While I predicted unstable weather with a high probability of storms in my forecast for 2020, I could have not foreseen just how turbulent this year would turn out to be. In our Banking Technology Vision 2020, we look beyond the rough weather of the COVID-19 outbreak to evaluate how banks should position themselves for the post-pandemic climate.

One of the natural starting points for this discussion is to ask how people and businesses are behaving differently during the pandemic and how permanent these changes to their behaviours and expectations are likely to be. Two of the key Tech Vision 2020 trends I introduced in my previous blog post zoom in on exactly this.

The I in experience

In ‘The I in experience’, we explore the evolution of digital banking experiences. Consumers have put old concerns about security and privacy aside out of necessity. But as economies slowly normalise, these apprehensions will come bubbling to the surface again. Black-box personalisation, now common, leaves customers feeling out of the loop and out of control.

COVID-19 has accelerated the need for banks to create connected experiences that span different touchpoints in the customer journey.

Banking businesses will thus need more agile engagement strategies to address the shifting needs of the post-pandemic consumer. They need a model for personalisation that emphasises customer agency. Of the banking executives we surveyed for the Technology Vision this year, 86 percent said user input or influence on the personalisation of the user experience is important.

In the short term: People are changing; banks should keep up by updating their personalisation strategies.

Digital experiences are becoming many people’s primary method of interaction with both increased penetration of the customer base and increased usage of digital channels by existing customers during the pandemic. But most of these channels were designed to supplement, not replace, in-person experiences. Now, demand is soaring for truly shared digital experiences and digital communities. By enabling people to shape their own digital experiences, banking leaders will be able to sustain a post-pandemic advantage and execute a permanent change in their distribution mix, with in-person transactions potentially down 10–20 percent even with branches fully reopened.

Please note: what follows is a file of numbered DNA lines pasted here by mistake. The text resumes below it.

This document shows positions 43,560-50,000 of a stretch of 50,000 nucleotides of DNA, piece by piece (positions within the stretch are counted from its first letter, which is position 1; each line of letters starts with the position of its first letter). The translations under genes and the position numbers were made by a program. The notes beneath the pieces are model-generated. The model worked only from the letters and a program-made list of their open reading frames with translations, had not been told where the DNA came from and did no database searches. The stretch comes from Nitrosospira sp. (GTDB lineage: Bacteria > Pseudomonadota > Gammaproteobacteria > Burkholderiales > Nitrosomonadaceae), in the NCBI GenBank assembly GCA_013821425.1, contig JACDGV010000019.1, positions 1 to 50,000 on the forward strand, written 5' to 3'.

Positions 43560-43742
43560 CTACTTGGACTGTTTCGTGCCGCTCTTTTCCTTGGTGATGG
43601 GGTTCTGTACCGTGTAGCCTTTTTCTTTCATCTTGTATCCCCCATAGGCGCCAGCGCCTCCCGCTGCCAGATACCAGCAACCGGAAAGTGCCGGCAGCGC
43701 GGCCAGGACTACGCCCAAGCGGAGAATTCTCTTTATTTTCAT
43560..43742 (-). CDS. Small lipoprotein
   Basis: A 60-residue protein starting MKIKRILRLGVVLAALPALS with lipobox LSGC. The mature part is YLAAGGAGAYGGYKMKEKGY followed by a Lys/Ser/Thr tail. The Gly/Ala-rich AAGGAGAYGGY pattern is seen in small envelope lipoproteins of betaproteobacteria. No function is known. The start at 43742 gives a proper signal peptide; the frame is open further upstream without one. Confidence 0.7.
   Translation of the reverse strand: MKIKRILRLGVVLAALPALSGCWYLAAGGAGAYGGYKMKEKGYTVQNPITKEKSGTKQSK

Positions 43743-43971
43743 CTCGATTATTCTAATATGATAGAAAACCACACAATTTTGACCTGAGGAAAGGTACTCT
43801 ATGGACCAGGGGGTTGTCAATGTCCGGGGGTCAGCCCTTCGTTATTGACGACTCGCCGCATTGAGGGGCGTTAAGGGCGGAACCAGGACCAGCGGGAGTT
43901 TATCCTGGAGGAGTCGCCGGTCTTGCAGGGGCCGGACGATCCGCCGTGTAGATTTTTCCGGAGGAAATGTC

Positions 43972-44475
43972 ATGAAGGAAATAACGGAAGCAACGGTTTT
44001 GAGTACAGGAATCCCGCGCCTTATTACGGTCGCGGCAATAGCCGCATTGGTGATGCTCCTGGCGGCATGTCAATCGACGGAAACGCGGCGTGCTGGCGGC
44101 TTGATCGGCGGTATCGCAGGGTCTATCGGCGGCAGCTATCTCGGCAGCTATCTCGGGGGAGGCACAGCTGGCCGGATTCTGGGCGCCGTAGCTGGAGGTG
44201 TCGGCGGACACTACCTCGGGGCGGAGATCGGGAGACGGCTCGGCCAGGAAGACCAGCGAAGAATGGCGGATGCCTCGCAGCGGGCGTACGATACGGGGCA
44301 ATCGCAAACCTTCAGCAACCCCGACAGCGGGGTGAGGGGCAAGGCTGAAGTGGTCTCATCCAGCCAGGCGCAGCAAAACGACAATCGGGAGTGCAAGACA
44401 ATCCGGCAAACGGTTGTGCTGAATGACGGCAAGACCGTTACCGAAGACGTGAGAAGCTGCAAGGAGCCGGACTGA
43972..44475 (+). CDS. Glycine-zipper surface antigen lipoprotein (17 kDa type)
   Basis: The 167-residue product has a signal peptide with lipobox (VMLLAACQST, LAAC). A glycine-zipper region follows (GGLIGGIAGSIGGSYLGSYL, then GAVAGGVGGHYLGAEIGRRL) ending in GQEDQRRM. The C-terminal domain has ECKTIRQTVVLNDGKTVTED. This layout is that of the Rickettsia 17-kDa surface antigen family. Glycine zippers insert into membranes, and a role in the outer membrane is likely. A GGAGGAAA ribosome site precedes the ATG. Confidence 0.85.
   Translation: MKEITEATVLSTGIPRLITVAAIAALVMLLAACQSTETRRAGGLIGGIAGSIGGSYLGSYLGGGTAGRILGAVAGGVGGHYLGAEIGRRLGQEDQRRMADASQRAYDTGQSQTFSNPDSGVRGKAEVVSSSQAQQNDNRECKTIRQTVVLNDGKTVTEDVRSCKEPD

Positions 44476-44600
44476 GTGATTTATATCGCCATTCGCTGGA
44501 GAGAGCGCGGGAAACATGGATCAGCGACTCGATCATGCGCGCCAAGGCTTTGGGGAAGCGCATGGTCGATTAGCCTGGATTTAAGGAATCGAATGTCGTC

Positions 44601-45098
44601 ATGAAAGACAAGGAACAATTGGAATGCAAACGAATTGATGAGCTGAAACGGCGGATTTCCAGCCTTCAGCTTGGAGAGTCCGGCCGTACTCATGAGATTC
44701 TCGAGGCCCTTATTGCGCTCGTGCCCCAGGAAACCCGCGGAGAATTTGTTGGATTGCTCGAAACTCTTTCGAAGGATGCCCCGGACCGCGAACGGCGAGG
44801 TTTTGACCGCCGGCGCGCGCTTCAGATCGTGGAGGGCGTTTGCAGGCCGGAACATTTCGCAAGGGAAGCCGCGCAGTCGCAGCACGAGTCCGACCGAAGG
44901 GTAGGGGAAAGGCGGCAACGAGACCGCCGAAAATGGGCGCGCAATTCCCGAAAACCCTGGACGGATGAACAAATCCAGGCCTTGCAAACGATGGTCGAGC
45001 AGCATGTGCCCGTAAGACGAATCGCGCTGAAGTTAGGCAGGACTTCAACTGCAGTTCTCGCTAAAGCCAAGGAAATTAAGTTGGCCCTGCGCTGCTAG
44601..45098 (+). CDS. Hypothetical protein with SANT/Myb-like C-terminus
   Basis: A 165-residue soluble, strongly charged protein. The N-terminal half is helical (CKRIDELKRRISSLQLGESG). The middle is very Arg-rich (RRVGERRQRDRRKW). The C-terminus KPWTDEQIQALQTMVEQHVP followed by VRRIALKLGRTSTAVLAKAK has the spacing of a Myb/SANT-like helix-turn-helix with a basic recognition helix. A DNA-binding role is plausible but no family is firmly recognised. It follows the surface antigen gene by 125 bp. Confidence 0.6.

In the long term: The purpose of a digital experience will be transformed.

The banks that take the right actions today with cooperative omnichannel experiences are setting themselves up for future success. Leaders will consider how to use technologies such as AI-enabled chatbots on Facebook Messenger and WhatsApp to make interacting with the bank as easy and friendly as messaging a friend.

In the future, emerging technologies like 5G and augmented reality (AR) will enable banks to tailor people’s digital banking journeys via applications such as AI-powered virtual tellers, facial recognition and near-field technologies. With this omnipresence comes even greater responsibility to get it right. For the institutions that do, there will be huge opportunities.

Post-COVID omnichannel CX

Even before the pandemic, banks were under pressure to create compelling customer experiences (CXs) with curated cross-channel engagement, seamless interaction and personalised advice. But COVID-19 has accelerated the need for banks to create connected experiences that span different touchpoints in the customer journey.

This is not about striving for perfect omnichannel experiences in the near term. Rather, it’s about connecting the moments that matter and delivering the right experience for the customer’s particular need and context. Our experience is that digital experiences can create a virtuous circle of engagement. Customers who access a chatbot and get a good answer will come back and use it again. Those who are disappointed may give it one more shot but many quickly decide it isn’t going to be helpful.

In the short term: Connected experiences support physically distant transactions as people stay home to avoid COVID-19.

Worldwide lockdowns and quarantines in the first half of 2020 sent everyone online, fast-forwarding digital adoption ahead of predicted levels by three to five years. The challenges of the pandemic have brought banks a reprieve, granting them leeway and creative liberty to use devices, apps and other digital channels to their full extent. Banks have managed the immediate COVID crisis by supporting customers across contact centers and digital channels while re-engineering their open branches for social distancing.

In the long term: The human touch will still matter in a contact-light future.

The financial pressures that COVID-19 has brought to bear for customers, businesses and banks will reshape the customer engagement of the future. Starved of normal interaction during the pandemic, we think many customers will seek out warm relationships, human conversations and reliable advice—even if many of those conversations happen remotely. This requires banks to focus not only on ease of transactions but also on profitable, personalised interactions at the relevant touchpoints.

To take advantage of customers’ increased taste for digital experiences, banks will bring a new mindset into every aspect of the enterprise—from sales, to customer support, development, design and more. Enterprise engineering innovations like more flexible processes and APIs enable them to evolve products, services and channels over time.

My next post will look at trends in AI and innovation in banking. Until then, you can read our full Banking Technology Vision 2020 report for a more detailed look at these topics.

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